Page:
Whatever method you choose, have fun ‒ and happy gardening!

Laura Bigbee-Fott is a Davidson County Master Gardener. She owns Whites Creek Flower Farm and runs a floral event and wedding design business called Everything Blooms.

‘Call the Midwife’ Recap: Season 8 Episode 7

By Michelle Collins, Ph.D, CNM, FACNM, FAAN
Vanderbilt University School of Nursing

Call the Midwife is back for its eighth season and so are the faculty of the Vanderbilt University School of Nursing with a weekly guest blog. Watch the show Sundays at 7 p.m. through May 19, then read our blog each Monday morning for historical and contemporary context about the previous night’s episode. SPOILER ALERT: Some posts may contain spoilers.

I loved the advice Mother Mildred (played by Miriam Margolyes) gave to Sister Frances (Ella Bruccoleri) as she headed out on her first “solo” birth. “Don’t forget your most essential instruments: courage and humility. If you leaven one with the other, you cannot fail.” Sage advice from such a wise mentor.

As midwives, our hands are our most valuable asset. More than any single tool of modern technology could, our hands facilitate us being able to diagnose, comfort, treat, and accept life into them. Yet an individual midwife could be the best diagnostician, the most capable “baby catcher,” but without courage and humility he/she would be a very incapable midwife. Courage is what we draw upon to stand beside women in whatever phase of life they need us. Courage is required to challenge the status quo in advocacy for our clients.

With every baby we catch, humility reminds us that it is not the midwife who causes the healthy birth. Instead, it is the strength of the women we care for, in combination with the innate knowledge that birth is normal, that brings about the healthy birth. Midwives recognize this, which is why we prefer to say that we catch rather than deliver babies. To use “deliver” shifts the credit of the work in birth from the real hero – the momma.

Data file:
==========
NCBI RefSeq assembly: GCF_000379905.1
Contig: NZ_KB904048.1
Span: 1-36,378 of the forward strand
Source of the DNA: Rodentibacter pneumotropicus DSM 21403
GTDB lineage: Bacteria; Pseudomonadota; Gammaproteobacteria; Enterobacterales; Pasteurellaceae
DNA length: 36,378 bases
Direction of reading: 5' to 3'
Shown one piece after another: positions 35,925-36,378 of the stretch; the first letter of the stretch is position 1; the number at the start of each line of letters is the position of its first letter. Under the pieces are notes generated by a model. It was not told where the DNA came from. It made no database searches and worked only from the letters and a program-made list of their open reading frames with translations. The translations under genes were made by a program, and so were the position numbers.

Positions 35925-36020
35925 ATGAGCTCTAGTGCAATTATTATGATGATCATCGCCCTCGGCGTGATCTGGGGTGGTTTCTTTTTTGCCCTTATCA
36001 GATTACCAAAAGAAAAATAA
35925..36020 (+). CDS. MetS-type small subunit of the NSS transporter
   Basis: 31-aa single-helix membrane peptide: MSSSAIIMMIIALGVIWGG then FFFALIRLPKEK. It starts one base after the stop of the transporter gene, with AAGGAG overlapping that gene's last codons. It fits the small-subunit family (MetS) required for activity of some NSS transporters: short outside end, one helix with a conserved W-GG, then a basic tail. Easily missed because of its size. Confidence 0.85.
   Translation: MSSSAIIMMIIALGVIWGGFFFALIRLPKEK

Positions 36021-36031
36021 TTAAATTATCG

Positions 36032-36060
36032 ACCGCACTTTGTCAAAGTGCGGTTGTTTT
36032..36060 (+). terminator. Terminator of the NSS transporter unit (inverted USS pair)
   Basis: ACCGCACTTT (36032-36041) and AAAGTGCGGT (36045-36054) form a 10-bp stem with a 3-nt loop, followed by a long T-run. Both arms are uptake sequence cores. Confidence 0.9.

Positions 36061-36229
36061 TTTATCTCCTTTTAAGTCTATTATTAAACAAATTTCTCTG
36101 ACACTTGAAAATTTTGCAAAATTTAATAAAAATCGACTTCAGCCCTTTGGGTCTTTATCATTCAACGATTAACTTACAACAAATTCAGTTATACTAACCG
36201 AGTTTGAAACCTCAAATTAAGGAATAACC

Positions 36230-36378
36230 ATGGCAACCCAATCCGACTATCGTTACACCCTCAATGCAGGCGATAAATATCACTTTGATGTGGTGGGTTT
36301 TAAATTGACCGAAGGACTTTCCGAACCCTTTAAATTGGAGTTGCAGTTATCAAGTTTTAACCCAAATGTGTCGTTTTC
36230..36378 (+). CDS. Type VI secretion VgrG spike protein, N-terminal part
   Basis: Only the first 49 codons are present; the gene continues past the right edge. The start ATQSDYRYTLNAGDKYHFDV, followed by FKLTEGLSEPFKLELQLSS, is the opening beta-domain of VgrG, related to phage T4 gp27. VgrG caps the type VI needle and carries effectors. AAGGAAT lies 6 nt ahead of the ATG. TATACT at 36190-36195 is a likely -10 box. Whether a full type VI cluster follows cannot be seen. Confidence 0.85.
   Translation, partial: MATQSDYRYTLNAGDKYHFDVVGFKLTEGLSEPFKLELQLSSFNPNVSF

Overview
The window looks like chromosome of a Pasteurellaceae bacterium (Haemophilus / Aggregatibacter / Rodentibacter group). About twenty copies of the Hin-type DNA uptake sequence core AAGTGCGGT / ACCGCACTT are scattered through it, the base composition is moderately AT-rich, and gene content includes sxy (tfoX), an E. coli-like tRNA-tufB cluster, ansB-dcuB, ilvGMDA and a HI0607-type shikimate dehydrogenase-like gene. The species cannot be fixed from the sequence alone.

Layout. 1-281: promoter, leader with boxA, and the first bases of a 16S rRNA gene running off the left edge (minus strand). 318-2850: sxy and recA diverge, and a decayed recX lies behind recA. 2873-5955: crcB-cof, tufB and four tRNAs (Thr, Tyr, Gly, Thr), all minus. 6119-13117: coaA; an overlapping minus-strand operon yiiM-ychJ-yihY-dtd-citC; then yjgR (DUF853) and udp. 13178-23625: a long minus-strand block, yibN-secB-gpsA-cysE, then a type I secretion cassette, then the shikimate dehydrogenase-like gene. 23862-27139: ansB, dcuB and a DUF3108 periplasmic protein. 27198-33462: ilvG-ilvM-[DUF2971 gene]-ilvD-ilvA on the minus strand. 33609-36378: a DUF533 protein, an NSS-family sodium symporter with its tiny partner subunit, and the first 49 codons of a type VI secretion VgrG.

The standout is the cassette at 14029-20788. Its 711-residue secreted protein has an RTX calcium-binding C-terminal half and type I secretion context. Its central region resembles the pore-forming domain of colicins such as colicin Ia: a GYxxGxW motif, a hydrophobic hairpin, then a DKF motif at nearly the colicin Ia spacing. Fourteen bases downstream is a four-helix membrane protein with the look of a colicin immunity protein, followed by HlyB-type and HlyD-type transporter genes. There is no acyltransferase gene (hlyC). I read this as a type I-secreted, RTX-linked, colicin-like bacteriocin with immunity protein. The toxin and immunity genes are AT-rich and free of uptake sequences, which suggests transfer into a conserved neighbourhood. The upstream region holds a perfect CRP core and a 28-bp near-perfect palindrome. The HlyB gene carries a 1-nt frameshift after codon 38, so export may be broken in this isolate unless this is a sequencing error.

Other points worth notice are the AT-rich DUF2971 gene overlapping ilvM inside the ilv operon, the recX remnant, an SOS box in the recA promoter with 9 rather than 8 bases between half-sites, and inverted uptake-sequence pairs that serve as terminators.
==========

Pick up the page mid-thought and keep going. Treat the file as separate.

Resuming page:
This episode highlighted several key issues. We saw a young husband who, during the course of his wife’s pregnancy, slid back into risky sexual behavior. Why would a man who seemingly has it all (a beautiful, devoted wife; a child on the way) slide into such a destructive pattern of sex addiction? The answer is multifaceted. The prospect of change, in this case that of becoming a parent, can cause a regression of behavior in a recovered/recovering addict. Whatever the addiction, because it brings comfort, the addict may fall back into destructive patterns in times of stress. It’s a timely topic, as the number of those with a sex addiction is currently nearly equal to that of those with cardiovascular disease.1 Thankfully, sex addiction is much more openly discussed now than it was in 1960s London.